Big Finish Review: Doctor Who Short Trips - The Astrea Conspiracy
As the first Big Finish story to feature the Twelfth Doctor, The Astrea Conspiracy is an eagerly-awaited milestone release and hopefully will provide extra publicity to the Doctor Who – Short Trips range. The release is written by Lizbeth Myles and is available for purchase on the Big Finish website.
This is our second Short Trips review this year – read our take on The Revisionists before launching into The Astrea Conspiracy.
Here is the synopsis:
The conspirators sit in Antwerp, plotting to kill King Charles the Second. Aphra Behn’s mission is simple, get former lover William Scot to turn against his treasonous comrades. But her money is running out and the complications don’t stop there. A strange Scottish man arrives at her inn with troubling news.
William Scot is out and the Doctor is in.
With this being the first release featuring the character of the Twelfth Doctor at Big Finish, there might be a temptation to ‘go large’ with the plot. Writer Lizbeth Myles avoids this, as she avoids bringing in an established companion to accompany the Doctor. Instead, she keeps the story focused on one character, Aphra Behn, in a purely historical Doctor Who story that we did not have much chance to see on television. This gives a good opportunity to explore her life, perspective and motivations, and to see the Twelfth Doctor in action solo, which we again had limited chance to observe during his televised era.
Aphra Behn, the real-life playwright and spy for King Charles II, is charged with a clandestine mission to spy on William Scot, a former lover, who had joined a group of exiled English conspirators in the Netherlands who plan to kill the king. A rogue element – namely the Doctor – interrupts her mission and latches on. It becomes quickly apparent that Aphra, who is going by codename Astrea, has little patience for the Doctor’s characteristic directness and unpredictability.
For me as a fan of the Twelfth Doctor’s opening titles, it is a welcome delight to hear the theme come crashing in at the start. Scottish actress Neve McIntosh takes the reigns as narrator, and although her usual Doctor Who character Madame Vastra does not feature in the story, her presence gives the release extra credibility and her authentic accent greatly assists with the Doctor’s tetchy yet charming characterisation.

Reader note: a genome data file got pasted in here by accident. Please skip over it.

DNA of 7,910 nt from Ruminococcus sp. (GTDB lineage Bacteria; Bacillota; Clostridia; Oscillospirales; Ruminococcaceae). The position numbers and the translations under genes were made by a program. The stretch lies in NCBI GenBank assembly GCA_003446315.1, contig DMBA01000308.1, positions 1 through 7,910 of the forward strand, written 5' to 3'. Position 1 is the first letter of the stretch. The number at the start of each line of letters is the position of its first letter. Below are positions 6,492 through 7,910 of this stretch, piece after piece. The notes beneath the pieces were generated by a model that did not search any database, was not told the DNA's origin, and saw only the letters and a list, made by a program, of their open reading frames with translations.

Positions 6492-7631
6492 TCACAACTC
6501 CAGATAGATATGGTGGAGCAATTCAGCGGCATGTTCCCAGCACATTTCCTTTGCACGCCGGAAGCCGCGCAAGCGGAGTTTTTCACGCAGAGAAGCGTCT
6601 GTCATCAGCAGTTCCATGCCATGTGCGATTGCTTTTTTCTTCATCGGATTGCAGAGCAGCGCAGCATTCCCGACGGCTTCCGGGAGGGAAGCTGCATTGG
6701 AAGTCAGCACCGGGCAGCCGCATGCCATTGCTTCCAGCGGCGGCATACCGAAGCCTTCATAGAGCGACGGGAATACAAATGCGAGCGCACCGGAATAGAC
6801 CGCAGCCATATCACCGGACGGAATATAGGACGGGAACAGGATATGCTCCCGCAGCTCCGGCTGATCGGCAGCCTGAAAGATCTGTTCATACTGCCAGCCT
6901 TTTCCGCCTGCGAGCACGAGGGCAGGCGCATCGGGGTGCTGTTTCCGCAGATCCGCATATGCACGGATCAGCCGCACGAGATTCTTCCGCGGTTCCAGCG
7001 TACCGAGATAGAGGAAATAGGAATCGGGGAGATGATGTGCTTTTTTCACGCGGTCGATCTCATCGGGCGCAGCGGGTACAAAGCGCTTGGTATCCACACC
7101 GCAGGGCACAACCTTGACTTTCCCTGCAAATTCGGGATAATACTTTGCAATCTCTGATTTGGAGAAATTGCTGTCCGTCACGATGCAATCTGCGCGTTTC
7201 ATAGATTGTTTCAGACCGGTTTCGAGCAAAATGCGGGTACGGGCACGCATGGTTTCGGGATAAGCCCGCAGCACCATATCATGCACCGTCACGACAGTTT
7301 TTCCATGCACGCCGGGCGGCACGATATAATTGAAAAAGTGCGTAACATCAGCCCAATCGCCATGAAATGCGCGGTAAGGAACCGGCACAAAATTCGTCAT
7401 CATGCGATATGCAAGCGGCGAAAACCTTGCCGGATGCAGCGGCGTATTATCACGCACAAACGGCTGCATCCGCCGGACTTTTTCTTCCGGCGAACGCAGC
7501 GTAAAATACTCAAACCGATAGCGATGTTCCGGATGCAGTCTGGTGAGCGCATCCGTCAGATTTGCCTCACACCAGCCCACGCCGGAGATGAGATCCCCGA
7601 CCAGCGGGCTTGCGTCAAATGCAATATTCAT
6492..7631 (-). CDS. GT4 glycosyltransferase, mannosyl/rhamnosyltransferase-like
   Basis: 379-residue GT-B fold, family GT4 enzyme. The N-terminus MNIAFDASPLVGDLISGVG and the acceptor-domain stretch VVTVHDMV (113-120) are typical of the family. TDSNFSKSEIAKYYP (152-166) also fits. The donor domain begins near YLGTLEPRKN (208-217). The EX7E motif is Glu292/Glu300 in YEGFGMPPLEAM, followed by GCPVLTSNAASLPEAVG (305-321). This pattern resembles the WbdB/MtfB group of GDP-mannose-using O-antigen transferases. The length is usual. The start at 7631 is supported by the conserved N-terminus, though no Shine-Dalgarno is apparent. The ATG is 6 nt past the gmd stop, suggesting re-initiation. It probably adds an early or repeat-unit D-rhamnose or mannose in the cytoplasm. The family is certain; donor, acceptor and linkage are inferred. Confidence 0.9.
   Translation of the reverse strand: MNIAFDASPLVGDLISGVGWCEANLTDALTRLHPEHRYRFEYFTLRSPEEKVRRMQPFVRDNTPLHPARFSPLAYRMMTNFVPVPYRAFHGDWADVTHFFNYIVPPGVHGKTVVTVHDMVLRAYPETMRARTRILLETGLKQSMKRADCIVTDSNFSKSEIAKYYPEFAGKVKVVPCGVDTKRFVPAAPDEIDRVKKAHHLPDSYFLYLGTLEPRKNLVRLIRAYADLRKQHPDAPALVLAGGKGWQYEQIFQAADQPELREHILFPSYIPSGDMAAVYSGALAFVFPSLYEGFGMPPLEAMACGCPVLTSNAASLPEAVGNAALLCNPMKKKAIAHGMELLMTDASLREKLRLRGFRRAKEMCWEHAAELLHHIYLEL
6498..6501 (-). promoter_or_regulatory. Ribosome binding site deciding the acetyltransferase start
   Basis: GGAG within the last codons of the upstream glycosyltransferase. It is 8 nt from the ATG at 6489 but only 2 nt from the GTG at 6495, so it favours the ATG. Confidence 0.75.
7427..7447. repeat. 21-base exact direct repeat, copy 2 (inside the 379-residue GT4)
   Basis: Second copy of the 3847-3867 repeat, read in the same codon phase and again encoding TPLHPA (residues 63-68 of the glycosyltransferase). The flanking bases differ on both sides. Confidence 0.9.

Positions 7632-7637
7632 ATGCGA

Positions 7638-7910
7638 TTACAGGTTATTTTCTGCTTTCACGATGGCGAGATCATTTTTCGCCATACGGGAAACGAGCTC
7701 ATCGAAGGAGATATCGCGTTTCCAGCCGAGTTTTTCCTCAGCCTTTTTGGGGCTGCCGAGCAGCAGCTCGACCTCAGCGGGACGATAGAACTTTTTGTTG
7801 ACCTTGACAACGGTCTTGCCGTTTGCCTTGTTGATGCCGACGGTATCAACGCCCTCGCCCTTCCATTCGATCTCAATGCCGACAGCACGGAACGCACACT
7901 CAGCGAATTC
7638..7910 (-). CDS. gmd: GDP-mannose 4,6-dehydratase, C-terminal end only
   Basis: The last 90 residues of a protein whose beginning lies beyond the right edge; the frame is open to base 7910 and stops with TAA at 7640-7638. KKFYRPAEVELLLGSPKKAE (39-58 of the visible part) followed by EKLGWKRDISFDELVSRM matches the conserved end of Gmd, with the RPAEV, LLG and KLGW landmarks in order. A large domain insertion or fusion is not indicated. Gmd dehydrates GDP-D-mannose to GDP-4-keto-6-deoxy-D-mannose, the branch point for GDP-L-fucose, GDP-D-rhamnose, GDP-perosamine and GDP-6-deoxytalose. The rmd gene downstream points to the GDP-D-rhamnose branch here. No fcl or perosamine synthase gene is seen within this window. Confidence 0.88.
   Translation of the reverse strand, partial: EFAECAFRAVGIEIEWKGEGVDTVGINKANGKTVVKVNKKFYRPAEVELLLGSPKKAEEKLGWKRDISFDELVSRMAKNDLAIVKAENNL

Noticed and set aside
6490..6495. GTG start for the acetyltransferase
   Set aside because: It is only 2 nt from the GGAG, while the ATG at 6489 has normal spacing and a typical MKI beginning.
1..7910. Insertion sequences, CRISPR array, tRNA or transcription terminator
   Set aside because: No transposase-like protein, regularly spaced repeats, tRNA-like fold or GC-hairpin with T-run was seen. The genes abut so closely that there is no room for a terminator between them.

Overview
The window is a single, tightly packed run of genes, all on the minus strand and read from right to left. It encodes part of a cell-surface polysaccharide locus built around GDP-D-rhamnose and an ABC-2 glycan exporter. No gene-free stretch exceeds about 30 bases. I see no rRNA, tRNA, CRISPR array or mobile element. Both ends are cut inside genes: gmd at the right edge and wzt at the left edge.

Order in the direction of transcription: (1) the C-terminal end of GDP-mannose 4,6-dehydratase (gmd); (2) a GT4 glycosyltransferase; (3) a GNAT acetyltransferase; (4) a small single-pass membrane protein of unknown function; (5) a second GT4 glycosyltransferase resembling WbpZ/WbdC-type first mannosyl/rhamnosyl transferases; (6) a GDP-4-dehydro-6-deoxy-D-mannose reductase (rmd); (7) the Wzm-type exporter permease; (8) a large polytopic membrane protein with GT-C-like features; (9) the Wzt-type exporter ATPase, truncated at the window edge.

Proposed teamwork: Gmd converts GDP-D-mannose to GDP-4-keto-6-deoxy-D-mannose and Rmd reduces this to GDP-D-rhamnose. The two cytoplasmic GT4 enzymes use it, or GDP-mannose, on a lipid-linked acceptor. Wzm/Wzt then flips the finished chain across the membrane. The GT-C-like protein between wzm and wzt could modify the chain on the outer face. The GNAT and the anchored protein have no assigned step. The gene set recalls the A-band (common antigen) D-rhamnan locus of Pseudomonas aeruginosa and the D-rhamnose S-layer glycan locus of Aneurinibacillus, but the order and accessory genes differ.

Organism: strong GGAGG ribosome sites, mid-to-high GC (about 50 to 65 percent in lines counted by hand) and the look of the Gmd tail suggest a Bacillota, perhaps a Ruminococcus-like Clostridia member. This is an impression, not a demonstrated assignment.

Neve McIntosh’s performance is dynamic, at turns restrained and energetic as she covers the multiple roles of Aphra, the Doctor, and various conspirators and soldiers. Her Twelfth Doctor well communicates his trademark pragmatism and lack of manners, and the voice she uses for the Twelfth Doctor is often the loudest of all, playing into his volatility and brusqueness. McIntosh proves adept at employing a variety of accents, excellently capturing an array of characters in a specific historical era.
Lizbeth Myles’ depiction of Aphra Behn sheds light on a less well-known figure of English literary history, revealing a dedication to her king and country, a personal drive and perseverance in her actions, and a vulnerability. She proves herself highly capable in a male-dominated world, escaping from imprisonment and holding her own in interaction with a room full of men.
The Astrea Conspiracy continues the strong start to the 2019 run of Short Trips, and hopefully is a good sign for new producer Alfie Shaw’s vision for the range for the rest of the year.